If there is anything we have to thank the machinery behind our global financial crisis for, it is the rebellion that it has spawned. While many are occupying city centers across the country, directly protesting the unequal representation purchased from congress by the entitled few, the edupreneurs are attacking one of the roots of the problem, a democracy weakened by inadequate public education. Education budget cuts in every state are forcing school systems to spend more creatively to meet the progressive (lower case ‘p’) improvement demands of NCLB. In the same way that the ‘x factor’ was perceived to be a source of the extended prosperity of the 1990′s, education leaders now hope that edtech will do the same for education achievement.

A true democracy demands an educated citizenry, a citizenry that knows when they are being ‘played’ with emotional issues like immigration and terrorism. Democracy requires a confident populace that reads, discusses, and understands when and why a government official makes a decision that weaves the last thread from the shawl of the poor into the cloak of the king. The edupreneur is a tinkerer, a problem solver. He is the one that changed how we communicate with each other. She is the one that changed how you listen to music. They are the ones that believe with the right team, anything can be done – including reclaiming our democracy.

The edupreneur is a technocrat and a meritocrat. Even those that had the advantage of attending the best schools, still had to work intelligently and diligently to achieve what they have before arriving at edtech. Their work involved solving complex algorithms, collaborating with a team of different personalities and nationalities, and even communicating with their competitors on standards that would benefit the entire field. They succeeded in their prior work because they were open minded, capable of pivoting their business model to respond to a new market or meet a new challenge, and because they were intelligent. They are idealists, and those that are engineers (which is most of them) probably appreciate the complex moral confrontation often addressed in their favorite sci fi and fantasy. The edupreneur is not satisfied with financial reward alone. She did her market research and knows that the time of return for any education business is double that of the other startups she worked on – if there is to be any significant financial reward at all.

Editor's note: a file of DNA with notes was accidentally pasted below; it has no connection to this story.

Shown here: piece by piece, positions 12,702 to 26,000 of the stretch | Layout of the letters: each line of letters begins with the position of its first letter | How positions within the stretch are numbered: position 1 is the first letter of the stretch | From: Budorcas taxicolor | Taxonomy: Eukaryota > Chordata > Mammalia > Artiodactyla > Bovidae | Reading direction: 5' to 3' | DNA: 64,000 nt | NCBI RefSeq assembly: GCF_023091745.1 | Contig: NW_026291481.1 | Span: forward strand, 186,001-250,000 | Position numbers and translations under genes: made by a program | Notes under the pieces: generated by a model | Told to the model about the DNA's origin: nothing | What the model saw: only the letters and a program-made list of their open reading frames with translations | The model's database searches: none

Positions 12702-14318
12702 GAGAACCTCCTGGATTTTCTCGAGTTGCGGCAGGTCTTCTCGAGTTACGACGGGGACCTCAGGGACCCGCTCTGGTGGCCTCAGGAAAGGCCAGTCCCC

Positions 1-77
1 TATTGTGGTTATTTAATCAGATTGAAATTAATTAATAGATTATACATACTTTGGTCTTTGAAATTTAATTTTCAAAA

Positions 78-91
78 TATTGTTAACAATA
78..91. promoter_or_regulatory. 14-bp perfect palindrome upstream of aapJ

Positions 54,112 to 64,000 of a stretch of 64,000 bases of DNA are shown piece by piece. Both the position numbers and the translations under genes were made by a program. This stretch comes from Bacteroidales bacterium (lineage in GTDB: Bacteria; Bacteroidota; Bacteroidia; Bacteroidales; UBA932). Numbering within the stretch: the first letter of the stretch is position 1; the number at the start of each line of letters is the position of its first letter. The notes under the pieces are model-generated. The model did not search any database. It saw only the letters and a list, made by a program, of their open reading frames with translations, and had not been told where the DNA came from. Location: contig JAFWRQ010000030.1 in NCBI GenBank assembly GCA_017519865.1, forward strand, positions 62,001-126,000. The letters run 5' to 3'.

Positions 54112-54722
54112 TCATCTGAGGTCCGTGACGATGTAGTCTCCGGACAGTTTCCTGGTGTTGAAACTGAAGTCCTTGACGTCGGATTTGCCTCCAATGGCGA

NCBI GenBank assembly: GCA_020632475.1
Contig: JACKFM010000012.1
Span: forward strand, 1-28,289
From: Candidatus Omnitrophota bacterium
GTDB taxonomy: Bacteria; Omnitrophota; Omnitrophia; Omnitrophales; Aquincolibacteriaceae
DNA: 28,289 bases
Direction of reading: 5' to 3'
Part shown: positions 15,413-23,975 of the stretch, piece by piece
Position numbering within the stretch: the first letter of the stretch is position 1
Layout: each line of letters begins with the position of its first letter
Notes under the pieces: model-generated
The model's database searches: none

Edupreneurs as Changemakers
This bespectacled army of once was science fair blue ribbon winners, robotics team champions, and mathletes will change how we engage with information and ideas in the school setting. They already have. Gone is the need for native software that every individual teacher must maintain themselves. Gone is the need for the ink-smudged transparency. Soon, gone will be the need for letters home because the communication between student, teacher, and guardian will be safe and ongoing. The opportunities for reconfiguring what we think of as class, teacher, and even school are boundless for the edupreneur.

few education institutions will show us what can be done with the forthcoming quiver of edtech arrows. Within a year there will be learning analytics platforms that make possible formative assessment that gives both teacher and student the ongoing feedback they need to make differentiation a reality. There will be social networks that keep teachers connected with their students wherever they are in a safe and productive environment. There will be adaptive, cloud-based mathematics instructional systems that will change the meaning of the phrase drill and kill.

The students of these few successful models may very well, finally, offer us hope that the promise of The Great Equalizer is a legitimate one. The successes of these pioneering schools, contrasted by the distinct possibility of a much larger failure of the dominant traditional institutions, will inspire the real change that must happen if we want to recover our democracy.

From the Ashes..
The likely failure of edtech to cause any significant reform in the majority of education institutions can inspire the reforms necessary to effect broad scale change. When the edupreneurs discover that their paradigm-changing inventions fail to pave the path to national excellence that they had thought it might, some will retreat in defeat. Others will seek answers.

The tenacious eduprenerurs will wonder. Why didn’t the ever-presence of formative assessment data, available to teacher, parent, and student alike, increase student test scores in inner-city Oakland? We gave it to them for free! Why didn’t the suite of multi-media mixing tools inspire students in L.A. Unified to attend more school? Why aren’t U.S. scores on the PISA moving up to join other industrialized nations? Why is the number of students pursuing post secondary education continuing to decline?

Then, some of those edupreneurs that remain in the game, having dedicated themselves to solving this national problem of giving every child a quality education, will seek answers outside of technology. And it is the collective power of this technocratic intelligentsia, that can crowdsource a protest of thousands in a few short hours, raise half a billion dollars for a minority presidential candidate, and provide the tools for a global people’s revolution against tyrany in a single spring, that will finally begin the process of changing education at its roots.